Optical fibres are used in medical endoscopes to see inside the body, and in communications to carry light signals. These fibres take the help of Total Internal Reflection of light to operate. Now, let’s see how Total Internal Reflection happens in Optical fibres.
How Total Internal Reflection happens in Optical fibres
The light ray is totally internally reflected each time it reaches the fibre boundary.
Even where the fibre bends, unless the radius of the bend is too small, the light rays continuously experience total internal reflection.
At each point where the light ray reaches the boundary, the angle of incidence exceeds the critical angle of the fibre.
Core and Cladding of the Fibre and Total Internal reflection at core-cladding boundary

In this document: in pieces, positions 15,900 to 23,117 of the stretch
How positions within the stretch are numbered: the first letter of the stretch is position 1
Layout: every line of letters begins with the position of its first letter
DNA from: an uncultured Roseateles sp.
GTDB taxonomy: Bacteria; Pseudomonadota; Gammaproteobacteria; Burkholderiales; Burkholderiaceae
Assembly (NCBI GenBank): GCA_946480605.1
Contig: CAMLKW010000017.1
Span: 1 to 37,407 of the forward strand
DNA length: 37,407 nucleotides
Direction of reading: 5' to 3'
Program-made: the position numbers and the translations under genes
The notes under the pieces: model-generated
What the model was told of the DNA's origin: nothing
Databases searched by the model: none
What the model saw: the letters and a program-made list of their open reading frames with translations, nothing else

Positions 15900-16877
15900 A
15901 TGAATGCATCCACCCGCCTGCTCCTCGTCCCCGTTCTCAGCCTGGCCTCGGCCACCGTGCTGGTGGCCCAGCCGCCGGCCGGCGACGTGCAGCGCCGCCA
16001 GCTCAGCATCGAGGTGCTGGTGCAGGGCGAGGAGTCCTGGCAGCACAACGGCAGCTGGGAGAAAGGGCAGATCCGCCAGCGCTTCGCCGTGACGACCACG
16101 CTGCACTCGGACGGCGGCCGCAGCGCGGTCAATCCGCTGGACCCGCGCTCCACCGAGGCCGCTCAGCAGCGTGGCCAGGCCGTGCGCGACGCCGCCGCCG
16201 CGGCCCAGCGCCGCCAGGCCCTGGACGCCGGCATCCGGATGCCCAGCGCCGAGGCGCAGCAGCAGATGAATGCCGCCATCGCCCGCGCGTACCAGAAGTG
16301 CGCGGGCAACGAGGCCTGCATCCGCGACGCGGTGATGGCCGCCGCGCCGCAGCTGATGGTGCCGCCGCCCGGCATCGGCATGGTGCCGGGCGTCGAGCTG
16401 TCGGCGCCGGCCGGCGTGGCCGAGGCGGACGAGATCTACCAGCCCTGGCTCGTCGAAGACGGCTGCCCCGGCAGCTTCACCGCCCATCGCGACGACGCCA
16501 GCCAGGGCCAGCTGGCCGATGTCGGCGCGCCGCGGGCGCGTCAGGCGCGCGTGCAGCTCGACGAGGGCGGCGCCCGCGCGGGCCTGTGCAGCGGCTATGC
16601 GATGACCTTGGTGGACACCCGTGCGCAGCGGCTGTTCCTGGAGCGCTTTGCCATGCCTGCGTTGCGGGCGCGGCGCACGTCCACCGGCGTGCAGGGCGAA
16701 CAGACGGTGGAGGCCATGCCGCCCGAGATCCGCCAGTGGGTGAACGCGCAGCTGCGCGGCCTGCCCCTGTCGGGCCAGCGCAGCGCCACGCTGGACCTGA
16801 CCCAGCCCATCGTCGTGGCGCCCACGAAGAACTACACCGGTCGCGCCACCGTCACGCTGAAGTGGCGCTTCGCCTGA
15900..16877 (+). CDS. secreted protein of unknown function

Each fibre consists of a core surrounded by a layer of cladding of lower refractive index to reduce light loss from the core. Light loss would also reduce the amplitude of the pulses.
Total internal reflection takes place at the core-cladding boundary. At any point where two fibres are in direct contact, the light would cross from one fibre to the other if there were no cladding.
Such crossover would mean that the signals would not be secure, as they would reach the wrong destination.
So when light rays from optically denser core strike the surface of optically rarer cladding with an angle more than the critical angle of the fibre then the total internal reflection of light happens. And this the operating principle of optical fibres.
Communication optical fibre
A communication optical fibre allows pulses of light that enter at one end, from a transmitter, to reach a receiver at the other end.
Such fibres need to be highly transparent to minimise absorption of light, which would otherwise reduce the amplitude of the pulses progressively the further they travel in the fibre.